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Top Journalism Techniques for Smart Bloggers

This guest post is by Matthew Brennan of Matthewlbrennan.com.

Stop for a second and consider this blog post opening:

“Matt rose from his unpadded chair, and stopped to scratch his head and stare at the empty document on his computer. He tiptoed through his pitch-black apartment at 2 a.m., careful not to step on the sleeping cat.

“He opened the refrigerator, stared into the bright light, and settled on making a ham and cheese sandwich, even though he wanted turkey. As he arranged the lunchmeat over the bread, inspiration struck. Once he returned to the computer, food in hand, he began clinking away on the keyboard, knocking the words out.

“Matt defeated another case of writer’s block…”

How to make your readers invest in your work

It’s time for small business bloggers to reconsider how they package their blog posts. Search results always turn up several (or more!) posts on the same subject. Providing a new twist will help yours to stand out.

Journalists can teach bloggers something when it comes to enticing a reader. A good journalist is always considering how to make their story stand out. They’re regularly competing with their counterparts from different newspapers, but also with the journalists who wrote the stories that surround theirs.

They crave the attention of a reader. They act on it by capitalizing on the human element.

Journalists are master storytellers

They implement a little-known writing secret: people want to read about people. Journalists know that readers want a little action with their morning coffee.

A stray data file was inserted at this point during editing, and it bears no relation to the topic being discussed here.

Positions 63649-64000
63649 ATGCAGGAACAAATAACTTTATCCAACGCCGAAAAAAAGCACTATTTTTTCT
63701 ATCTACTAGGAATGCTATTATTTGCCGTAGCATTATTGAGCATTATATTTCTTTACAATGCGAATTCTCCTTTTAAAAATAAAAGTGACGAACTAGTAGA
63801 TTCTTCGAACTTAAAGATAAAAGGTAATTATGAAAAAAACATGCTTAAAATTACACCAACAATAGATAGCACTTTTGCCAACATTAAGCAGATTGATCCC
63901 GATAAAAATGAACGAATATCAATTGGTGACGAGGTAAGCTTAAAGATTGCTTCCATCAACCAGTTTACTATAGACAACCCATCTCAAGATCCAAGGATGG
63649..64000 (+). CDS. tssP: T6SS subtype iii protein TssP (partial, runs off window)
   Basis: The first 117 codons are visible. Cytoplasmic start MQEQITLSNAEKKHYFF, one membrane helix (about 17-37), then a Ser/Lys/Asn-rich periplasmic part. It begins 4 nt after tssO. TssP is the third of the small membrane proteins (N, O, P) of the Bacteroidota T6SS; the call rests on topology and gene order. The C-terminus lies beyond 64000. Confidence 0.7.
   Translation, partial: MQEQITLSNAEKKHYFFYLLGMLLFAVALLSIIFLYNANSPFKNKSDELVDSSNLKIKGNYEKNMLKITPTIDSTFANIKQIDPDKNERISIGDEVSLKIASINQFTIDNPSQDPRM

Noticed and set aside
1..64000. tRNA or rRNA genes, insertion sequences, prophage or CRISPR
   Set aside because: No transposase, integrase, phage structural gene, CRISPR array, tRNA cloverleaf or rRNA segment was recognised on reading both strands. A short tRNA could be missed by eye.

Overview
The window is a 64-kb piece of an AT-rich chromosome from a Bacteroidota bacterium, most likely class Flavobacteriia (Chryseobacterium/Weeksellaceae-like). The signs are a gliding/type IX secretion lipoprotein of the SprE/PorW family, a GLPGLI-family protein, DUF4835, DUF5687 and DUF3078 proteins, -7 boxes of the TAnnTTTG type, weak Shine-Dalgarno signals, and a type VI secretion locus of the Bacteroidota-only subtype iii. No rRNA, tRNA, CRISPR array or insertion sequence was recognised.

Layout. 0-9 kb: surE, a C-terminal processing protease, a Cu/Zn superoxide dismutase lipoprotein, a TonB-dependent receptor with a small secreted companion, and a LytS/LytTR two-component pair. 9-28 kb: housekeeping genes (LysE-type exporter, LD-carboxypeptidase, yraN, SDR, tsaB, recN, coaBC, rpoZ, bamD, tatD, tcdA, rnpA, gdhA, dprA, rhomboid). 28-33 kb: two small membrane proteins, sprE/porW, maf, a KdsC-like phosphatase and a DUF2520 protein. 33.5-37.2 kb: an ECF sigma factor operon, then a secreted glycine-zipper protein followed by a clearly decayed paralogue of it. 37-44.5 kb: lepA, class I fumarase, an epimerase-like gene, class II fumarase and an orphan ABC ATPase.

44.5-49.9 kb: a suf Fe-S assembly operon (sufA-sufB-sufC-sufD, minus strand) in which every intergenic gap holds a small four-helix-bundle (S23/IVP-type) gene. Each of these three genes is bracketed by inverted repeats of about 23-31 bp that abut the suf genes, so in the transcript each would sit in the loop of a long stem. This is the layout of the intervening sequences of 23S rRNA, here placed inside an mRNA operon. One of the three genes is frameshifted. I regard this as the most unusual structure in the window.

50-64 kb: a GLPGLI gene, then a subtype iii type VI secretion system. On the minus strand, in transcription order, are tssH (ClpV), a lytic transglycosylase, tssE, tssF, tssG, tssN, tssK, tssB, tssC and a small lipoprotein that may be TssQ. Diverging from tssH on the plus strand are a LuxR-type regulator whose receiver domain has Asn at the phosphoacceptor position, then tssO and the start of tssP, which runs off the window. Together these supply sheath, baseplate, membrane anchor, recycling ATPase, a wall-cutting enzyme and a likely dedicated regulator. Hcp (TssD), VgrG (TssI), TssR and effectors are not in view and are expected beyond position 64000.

So, when you sit down to write a “list” blog, why not give us those tips with a little action? My initial example could easily be summed up in a short sentence on a list blog:

“To defeat writer’s block: Get up and move around. When you walk away from the computer inspiration can strike.”

Sure, this might be helpful, but seeing it in action creates a stronger mental image. I guarantee your competition will likely not write about the creative inspiration stirred up while fixing a ham and cheese sandwich at 2 a.m.

A personal story shows that your tip or trick works. It shows the frustrations that come with writer’s block, and the corresponding action to battle it.

Zoom in, zoom out

Journalists give us a close-up image. Think of it like a magnifying glass on somebody performing an action. Once they have a reader hooked, they pull the magnifying glass back to give us a view of the big picture.

Say, for example, you own a health club. Instead of just dully writing about the three best exercises for flatter abs, maybe you begin the blog writing about your workout, or the workout of one of the trainers.